Archive for May 14, 2015

Thursday, May 14, 2015

Validate Project Settings: Never

Jeff Johnson:

Xcode likes to “helpfully” suggest changes to your project’s build settings. And this doesn’t happen just once. New versions of Xcode come up with even more “helpful” suggestions. So, get used to seeing the warning icon when you open your project. I mean projects. My company’s main source repository contains almost 90 Xcode projects. Each of which will show a warning icon when you open it with a new version of Xcode.


My genius idea, if I may say so myself, thank you, was to manually edit the project file and replace the LastUpgradeCheck value with 9999.

Unfortunately, this was not a complete solution. I discovered that Xcode checks not only the project but also the schemes. So you also have to manually edit the .xcscheme files for your project(s). The relevant key in those files is LastUpgradeVersion, which can also be set to 9999.

Daniel Jalkut (tweet):

The problem is a well-managed project might include settings that match Apple’s recommendations but rather than being set explicitly on a project or target node, are instead inherited from a project or target base .xcconfig file. In this scenario, Xcode repeatedly nags about updating the project or target even though the desired setting already shines through.

The problem with allowing Xcode to simply set the desired settings on the project or target is it shuts down the ability to accurately control build settings from the centralized location in the .xcconfig file.

Indeed, I’ve found Xcode’s suggestions to be more hindrance than help. They’ve broken my projects by overwriting settings with incorrect values and also, like Jalkut says, messed up inheritance, which led to problems later. But I do like to see what Xcode is suggesting, and, unlike Johnson, I don’t have very many projects. So these days I let Xcode change what it wants to and then (usually) Git-revert all the changed lines in the project file except for the LastUpgradeCheck.

Update (2015-05-14): Daniel Jalkut:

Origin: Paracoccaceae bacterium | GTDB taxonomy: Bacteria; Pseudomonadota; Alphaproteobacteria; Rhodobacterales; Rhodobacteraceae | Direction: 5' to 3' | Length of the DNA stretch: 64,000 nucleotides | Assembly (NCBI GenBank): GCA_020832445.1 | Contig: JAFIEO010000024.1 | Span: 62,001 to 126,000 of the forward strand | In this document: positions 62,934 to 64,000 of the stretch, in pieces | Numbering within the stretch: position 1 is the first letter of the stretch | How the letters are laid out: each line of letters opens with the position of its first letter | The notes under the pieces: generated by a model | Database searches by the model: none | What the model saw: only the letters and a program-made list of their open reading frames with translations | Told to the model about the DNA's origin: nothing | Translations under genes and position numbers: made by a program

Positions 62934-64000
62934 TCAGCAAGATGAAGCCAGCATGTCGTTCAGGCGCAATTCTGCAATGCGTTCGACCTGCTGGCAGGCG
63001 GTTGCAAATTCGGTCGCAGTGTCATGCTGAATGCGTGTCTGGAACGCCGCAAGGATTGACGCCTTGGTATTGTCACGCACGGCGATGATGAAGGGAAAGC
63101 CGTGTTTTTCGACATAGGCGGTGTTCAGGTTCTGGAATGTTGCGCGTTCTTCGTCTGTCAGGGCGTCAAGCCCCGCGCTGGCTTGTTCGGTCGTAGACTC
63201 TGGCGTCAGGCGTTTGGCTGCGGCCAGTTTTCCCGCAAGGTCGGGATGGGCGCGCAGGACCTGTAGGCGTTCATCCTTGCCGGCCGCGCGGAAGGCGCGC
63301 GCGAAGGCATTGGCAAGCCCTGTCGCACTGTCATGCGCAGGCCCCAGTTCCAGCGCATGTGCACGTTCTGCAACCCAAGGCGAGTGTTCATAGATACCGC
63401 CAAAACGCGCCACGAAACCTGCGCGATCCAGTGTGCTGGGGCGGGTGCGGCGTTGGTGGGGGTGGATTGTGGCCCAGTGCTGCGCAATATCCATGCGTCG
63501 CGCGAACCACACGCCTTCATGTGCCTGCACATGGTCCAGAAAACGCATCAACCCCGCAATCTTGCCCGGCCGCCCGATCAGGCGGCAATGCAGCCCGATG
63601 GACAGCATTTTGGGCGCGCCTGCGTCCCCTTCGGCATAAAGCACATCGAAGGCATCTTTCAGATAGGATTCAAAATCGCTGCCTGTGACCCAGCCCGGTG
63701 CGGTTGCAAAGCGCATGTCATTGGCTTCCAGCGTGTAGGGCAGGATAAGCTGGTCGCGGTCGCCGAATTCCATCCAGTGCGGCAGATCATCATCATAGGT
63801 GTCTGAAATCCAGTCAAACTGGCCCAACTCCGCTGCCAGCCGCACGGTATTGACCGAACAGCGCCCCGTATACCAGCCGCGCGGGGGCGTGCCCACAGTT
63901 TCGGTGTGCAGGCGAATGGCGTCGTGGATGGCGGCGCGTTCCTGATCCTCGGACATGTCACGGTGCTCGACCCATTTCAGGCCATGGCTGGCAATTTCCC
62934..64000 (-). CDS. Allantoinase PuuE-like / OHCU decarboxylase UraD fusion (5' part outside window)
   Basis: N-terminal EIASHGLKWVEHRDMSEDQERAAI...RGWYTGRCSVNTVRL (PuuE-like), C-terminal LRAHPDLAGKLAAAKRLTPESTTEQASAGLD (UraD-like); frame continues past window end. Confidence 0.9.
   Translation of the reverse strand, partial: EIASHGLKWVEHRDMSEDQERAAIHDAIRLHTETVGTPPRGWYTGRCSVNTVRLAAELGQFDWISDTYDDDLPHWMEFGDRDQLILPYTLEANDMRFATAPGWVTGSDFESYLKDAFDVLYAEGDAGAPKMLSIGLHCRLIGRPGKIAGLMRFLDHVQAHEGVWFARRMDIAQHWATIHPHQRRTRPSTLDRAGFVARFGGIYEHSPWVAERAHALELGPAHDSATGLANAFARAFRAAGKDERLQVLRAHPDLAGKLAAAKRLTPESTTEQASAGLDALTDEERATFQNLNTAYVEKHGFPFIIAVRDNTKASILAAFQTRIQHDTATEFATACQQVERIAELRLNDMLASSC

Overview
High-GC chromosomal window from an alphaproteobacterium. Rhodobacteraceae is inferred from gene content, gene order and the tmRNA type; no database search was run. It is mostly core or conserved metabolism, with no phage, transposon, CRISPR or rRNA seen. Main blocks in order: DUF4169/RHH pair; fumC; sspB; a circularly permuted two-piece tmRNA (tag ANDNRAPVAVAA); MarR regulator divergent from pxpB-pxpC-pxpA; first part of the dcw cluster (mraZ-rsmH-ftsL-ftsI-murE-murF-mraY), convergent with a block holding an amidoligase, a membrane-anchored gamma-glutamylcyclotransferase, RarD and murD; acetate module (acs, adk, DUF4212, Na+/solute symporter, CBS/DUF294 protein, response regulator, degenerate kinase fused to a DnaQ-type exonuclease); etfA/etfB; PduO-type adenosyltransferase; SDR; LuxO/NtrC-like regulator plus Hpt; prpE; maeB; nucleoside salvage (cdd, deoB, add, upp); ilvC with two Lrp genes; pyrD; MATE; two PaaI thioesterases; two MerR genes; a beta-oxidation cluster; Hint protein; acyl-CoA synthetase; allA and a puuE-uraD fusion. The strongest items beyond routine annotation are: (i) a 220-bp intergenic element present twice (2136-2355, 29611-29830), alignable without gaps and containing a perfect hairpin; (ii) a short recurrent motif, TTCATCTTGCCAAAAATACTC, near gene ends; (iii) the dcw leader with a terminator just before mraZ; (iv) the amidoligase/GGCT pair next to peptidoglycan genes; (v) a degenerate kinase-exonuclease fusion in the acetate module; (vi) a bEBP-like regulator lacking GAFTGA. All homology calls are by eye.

I also added a test for unwanted build settings to my integration tests, and am thinking of adding a commit hook to reject them.

I made an effort to codify settings by whether they should or shouldn’t, or “not sure.”

Dropbox’s Firefly Full-Text Search Engine

Samir Goel et al.:

As a result, we chose a sharding function based on “namespace”. A namespace is a widely used concept in our production systems. Internally, we represent a user’s Dropbox as a collection of namespaces. Each namespace consists of files and directories, along with a directory structure, and is mounted at a certain directory path within a user’s Dropbox. In the simplest case, a user’s Dropbox consists of just one namespace mounted at “/”, which is called the “Root” namespace.


This is still inefficient, as a shard typically contains a large number of namespaces (in the millions), while a user typically has access to a handful of namespaces. To make the query processing even faster, we prefix each token in the search index with the ID of its namespace: {namespace-id:token => list of document IDs}. This corresponding list of documents contains only those that contain the token and are also present in the namespace. This allows us to focus our processing on the subset of the search index that is relevant to the set of namespaces that belong to the user. For example, if a user with access to the namespace with id ns1 issues the query “san francisco”, we process it by intersecting the list of document IDs for tokens: "ns1:san" and "ns1:francisco".